She wasn’t on the council a year ago, when the issue came up, but Mayotte will have to vote on it. The city is preparing a Request for Proposal (RFP). A committee of administrators will rank the bids and present a short list or a single recommendation to the council.
Mayotte said her priority is “protection for our employees. I hear so many people say, ‘Our garbage guys are the best.’”
A city spokeswoman said the RFP would include an item about the company hiring current employees. An item in the RFP will ask bidders about city employees. Some will keep their jobs even if the council outsources residential pickup because the city intends to retain vegetation pickup.
At tonight’s workshop meeting, the Delray Beach City Commission will discuss the plan to narrow Congress Avenue from six lanes to four lanes and add bikes lanes. Money from the one-cent sales tax surcharge would finance the work, which the city has said would make the road more inviting and help redevelopment.
The Palm Beach Transportation Agency wants to know by June 30 whether the city still supports the project or wants to withdraw its support. Work would begin in about three years.
Two Midtown items are on tonight’s Boca Raton City Council agenda, but they aren’t an attempt to sneak big decisions past the public.
According a city spokeswoman, the ordinances are necessary to carry out whatever development rules the council approves for Midtown, east of Town Center Mall. At the council’s request, the staff is preparing a “small area master plan” for Midtown. The largest landowner, Crocker Partners, has filed two lawsuits against the seeking over the council’s failure to approve those rules.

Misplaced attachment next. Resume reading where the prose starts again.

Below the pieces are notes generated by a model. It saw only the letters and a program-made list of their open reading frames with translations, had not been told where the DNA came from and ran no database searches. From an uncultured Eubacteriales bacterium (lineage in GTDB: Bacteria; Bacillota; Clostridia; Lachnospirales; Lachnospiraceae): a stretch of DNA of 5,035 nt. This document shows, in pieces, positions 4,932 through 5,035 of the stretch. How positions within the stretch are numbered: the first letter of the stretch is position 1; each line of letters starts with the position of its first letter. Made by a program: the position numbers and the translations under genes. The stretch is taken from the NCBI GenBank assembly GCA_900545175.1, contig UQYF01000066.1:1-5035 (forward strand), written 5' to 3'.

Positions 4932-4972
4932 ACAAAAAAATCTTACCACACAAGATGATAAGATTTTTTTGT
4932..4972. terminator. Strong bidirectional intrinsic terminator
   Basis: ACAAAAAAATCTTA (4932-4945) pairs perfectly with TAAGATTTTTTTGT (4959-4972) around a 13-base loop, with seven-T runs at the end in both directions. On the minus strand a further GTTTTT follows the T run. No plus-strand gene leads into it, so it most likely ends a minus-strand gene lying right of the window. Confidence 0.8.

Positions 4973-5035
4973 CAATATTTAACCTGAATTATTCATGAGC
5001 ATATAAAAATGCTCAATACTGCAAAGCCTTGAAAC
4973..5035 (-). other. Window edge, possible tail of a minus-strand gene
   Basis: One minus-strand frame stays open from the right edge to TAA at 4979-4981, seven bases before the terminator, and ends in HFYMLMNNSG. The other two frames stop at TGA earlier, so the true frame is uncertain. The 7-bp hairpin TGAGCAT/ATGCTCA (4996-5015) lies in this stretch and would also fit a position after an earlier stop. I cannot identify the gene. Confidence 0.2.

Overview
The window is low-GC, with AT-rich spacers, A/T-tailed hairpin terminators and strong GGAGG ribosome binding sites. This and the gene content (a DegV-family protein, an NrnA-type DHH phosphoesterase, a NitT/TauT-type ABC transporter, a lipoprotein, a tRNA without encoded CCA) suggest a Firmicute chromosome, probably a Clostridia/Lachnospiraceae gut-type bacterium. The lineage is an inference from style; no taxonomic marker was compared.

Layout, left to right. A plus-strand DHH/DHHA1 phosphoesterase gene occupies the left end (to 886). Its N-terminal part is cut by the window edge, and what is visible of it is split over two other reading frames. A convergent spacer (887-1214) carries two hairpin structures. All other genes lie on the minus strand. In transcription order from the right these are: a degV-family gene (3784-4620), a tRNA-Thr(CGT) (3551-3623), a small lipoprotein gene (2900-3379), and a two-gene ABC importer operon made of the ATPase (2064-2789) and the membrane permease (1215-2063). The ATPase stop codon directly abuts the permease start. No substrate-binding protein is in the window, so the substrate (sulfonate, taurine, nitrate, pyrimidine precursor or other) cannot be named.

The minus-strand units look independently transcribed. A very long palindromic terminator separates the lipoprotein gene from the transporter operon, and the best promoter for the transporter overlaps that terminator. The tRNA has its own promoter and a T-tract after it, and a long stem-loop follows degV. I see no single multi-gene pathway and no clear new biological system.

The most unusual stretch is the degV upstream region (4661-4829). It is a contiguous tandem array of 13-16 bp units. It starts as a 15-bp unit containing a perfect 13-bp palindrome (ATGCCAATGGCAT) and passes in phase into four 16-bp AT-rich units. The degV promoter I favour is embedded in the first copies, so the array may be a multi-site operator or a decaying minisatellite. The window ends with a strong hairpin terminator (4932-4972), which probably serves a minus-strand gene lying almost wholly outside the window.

Christina Morrison files for commission run
Realtor Christina Morrison, who served briefly on the Delray Beach City Commission, has filed paperwork to run as a Republican in County Commission District 4.
Boca Del Mar resident William Vale is the only other Republican to have submitted paperwork. He has never run for public office. Palm Beach County Republican Chairman Michael Barnett had said he would run, but I’m told that Barnett will yield to Morrison.
The only Democrat in the race to succeed Steven Abrams is former Boca Raton City Councilman Robert Weinroth. Susan Haynie, a Republican, withdrew after being charged with public corruption. Gov. Scott suspended her as mayor of Boca Raton. Haynie has pleaded not guilty.
Qualifying for county and state offices begins Monday and runs until next Friday.
Delray parking enforcement ban
When I reported last week on Delray Beach’s new parking plan, the city said it would delay enforcement of fines for a month. The plan was to take effect Monday, but the city now says the plan will start June 25.
Coco Gauff makes history
A Delray Beach resident has made sports history.
Last weekend, 14-year Cori “Coco” Gauff became the youngest winner of the Girls Championship at the French Open. She rallied after losing the first set to fellow American Caty McNally. Gauff is one of the country’s most promising young players. She has received coaching and financial support from the foundation established by Serena Williams’ coach.